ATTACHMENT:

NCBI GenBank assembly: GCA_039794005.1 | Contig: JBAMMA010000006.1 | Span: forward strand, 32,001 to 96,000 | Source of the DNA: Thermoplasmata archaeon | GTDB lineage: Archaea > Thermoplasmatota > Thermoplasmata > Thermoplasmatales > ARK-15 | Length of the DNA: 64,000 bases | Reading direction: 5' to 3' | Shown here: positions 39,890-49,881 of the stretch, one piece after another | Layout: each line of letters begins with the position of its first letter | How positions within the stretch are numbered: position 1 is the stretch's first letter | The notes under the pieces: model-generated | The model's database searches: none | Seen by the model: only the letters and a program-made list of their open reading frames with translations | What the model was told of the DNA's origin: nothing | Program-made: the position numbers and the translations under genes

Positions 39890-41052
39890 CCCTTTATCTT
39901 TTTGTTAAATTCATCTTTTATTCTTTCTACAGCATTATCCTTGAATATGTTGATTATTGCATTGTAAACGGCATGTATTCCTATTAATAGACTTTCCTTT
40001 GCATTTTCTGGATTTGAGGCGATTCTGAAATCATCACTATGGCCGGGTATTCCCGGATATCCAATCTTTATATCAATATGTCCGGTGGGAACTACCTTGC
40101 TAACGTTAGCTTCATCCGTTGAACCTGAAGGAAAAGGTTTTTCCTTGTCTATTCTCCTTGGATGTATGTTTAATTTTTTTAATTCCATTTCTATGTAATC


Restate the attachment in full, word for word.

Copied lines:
NCBI GenBank assembly: GCA_039794005.1 | Contig: JBAMMA010000006.1 | Span: forward strand, 32,001 to 96,000 | Source of the DNA: Thermoplasmata archaeon | GTDB lineage: Archaea > Thermoplasmatota > Thermoplasmata > Thermoplasmatales > ARK-15 | Length of the DNA: 64,000 bases | Reading direction: 5' to 3' | Shown here: positions 39,890-49,881 of the stretch, one piece after another | Layout: each line of letters begins with the position of its first letter | How positions within the stretch are numbered: position 1 is the stretch's first letter | The notes under the pieces: model-generated | The model's database searches: none | Seen by the model: only the letters and a program-made list of their open reading frames with translations | What the model was told of the DNA's origin: nothing | Program-made: the position numbers and the translations under genes

Positions 39890-41052
39890 CCCTTTATCTT
39901 TTTGTTAAATTCATCTTTTATTCTTTCTACAGCATTATCCTTGAATATGTTGATTATTGCATTGTAAACGGCATGTATTCCTATTAATAGACTTTCCTTT
40001 GCATTTTCTGGATTTGAGGCGATTCTGAAATCATCACTATGGCCGGGTATTCCCGGATATCCAATCTTTATATCAATATGTCCGGTGGGAACTACCTTGC
40101 TAACGTTAGCTTCATCCGTTGAACCTGAAGGAAAAGGTTTTTCCTTGTCTATTCTCCTTGGATGTATGTTTAATTTTTTTAATTCCATTTCTATGTAATC